Can the Subaltern Speak?

Can the Subaltern Speak?: Reflections on the History of an Idea

EDITED BY ROSALIND C. MORRIS
Copyright Date: 2010
Pages: 336
https://www.jstor.org/stable/10.7312/morr14384
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    Can the Subaltern Speak?
    Book Description:

    Gayatri Chakravorty Spivak's original essay "Can the Subaltern Speak?" transformed the analysis of colonialism through an eloquent and uncompromising argument that affirmed the contemporary relevance of Marxism while using deconstructionist methods to explore the international division of labor and capitalism's "worlding" of the world. Spivak's essay hones in on the historical and ideological factors that obstruct the possibility of being heard for those who inhabit the periphery. It is a probing interrogation of what it means to have political subjectivity, to be able to access the state, and to suffer the burden of difference in a capitalist system that promises equality yet withholds it at every turn.

    Since its publication, "Can the Subaltern Speak?" has been cited, invoked, imitated, and critiqued. In these phenomenal essays, eight scholars take stock of the effects and response to Spivak's work. They begin by contextualizing the piece within the development of subaltern and postcolonial studies and the quest for human rights. Then, through the lens of Spivak's essay, they rethink historical problems of subalternity, voicing, and death. A final section situates "Can the Subaltern Speak?" within contemporary issues, particularly new international divisions of labor and the politics of silence among indigenous women of Guatemala and Mexico. In an afterword, Spivak herself considers her essay's past interpretations and future incarnations and the questions and histories that remain secreted in the original and revised versions of "Can the Subaltern Speak?"-both of which are reprinted in this book.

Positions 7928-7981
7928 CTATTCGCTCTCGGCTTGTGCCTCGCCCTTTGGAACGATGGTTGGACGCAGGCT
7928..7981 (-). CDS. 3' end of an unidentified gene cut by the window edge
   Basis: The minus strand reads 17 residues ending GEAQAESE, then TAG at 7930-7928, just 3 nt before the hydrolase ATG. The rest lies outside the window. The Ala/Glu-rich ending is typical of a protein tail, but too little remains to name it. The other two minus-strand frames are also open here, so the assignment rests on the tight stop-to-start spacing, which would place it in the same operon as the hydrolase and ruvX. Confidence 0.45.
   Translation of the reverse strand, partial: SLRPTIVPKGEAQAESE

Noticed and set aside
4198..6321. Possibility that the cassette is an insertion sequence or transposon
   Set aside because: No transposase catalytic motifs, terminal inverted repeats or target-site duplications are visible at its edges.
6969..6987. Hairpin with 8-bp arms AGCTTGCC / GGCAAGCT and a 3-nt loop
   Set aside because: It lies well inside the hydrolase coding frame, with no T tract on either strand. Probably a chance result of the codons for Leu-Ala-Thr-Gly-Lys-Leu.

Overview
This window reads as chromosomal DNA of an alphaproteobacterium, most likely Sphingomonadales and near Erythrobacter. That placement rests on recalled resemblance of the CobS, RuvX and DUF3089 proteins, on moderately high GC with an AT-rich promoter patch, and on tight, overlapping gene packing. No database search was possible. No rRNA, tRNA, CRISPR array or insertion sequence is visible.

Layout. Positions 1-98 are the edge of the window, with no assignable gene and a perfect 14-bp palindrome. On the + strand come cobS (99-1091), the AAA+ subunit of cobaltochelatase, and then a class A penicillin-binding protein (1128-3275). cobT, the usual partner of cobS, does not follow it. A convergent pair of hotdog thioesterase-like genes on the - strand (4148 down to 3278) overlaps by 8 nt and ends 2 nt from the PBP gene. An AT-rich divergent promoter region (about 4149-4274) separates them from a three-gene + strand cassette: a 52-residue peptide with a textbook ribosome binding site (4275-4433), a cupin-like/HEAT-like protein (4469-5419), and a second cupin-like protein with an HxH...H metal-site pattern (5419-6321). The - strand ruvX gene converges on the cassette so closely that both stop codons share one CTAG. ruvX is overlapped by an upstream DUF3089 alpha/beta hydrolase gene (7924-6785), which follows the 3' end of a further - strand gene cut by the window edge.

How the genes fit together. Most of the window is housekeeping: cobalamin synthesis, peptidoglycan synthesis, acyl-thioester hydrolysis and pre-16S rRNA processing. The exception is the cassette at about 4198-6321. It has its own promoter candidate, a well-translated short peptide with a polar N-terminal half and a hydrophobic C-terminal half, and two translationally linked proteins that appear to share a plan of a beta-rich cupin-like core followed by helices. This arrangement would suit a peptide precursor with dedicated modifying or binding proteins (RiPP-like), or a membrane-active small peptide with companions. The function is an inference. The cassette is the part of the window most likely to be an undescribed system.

eISBN: 978-0-231-51285-5
    Subjects: Language & Literature, Sociology, Philosophy

Table of Contents

  1. Front Matter
    (pp. i-vi)
  2. Table of Contents
    (pp. vii-viii)
  3. ACKNOWLEDGMENTS
    (pp. ix-xii)
  4. INTRODUCTION
    (pp. 1-18)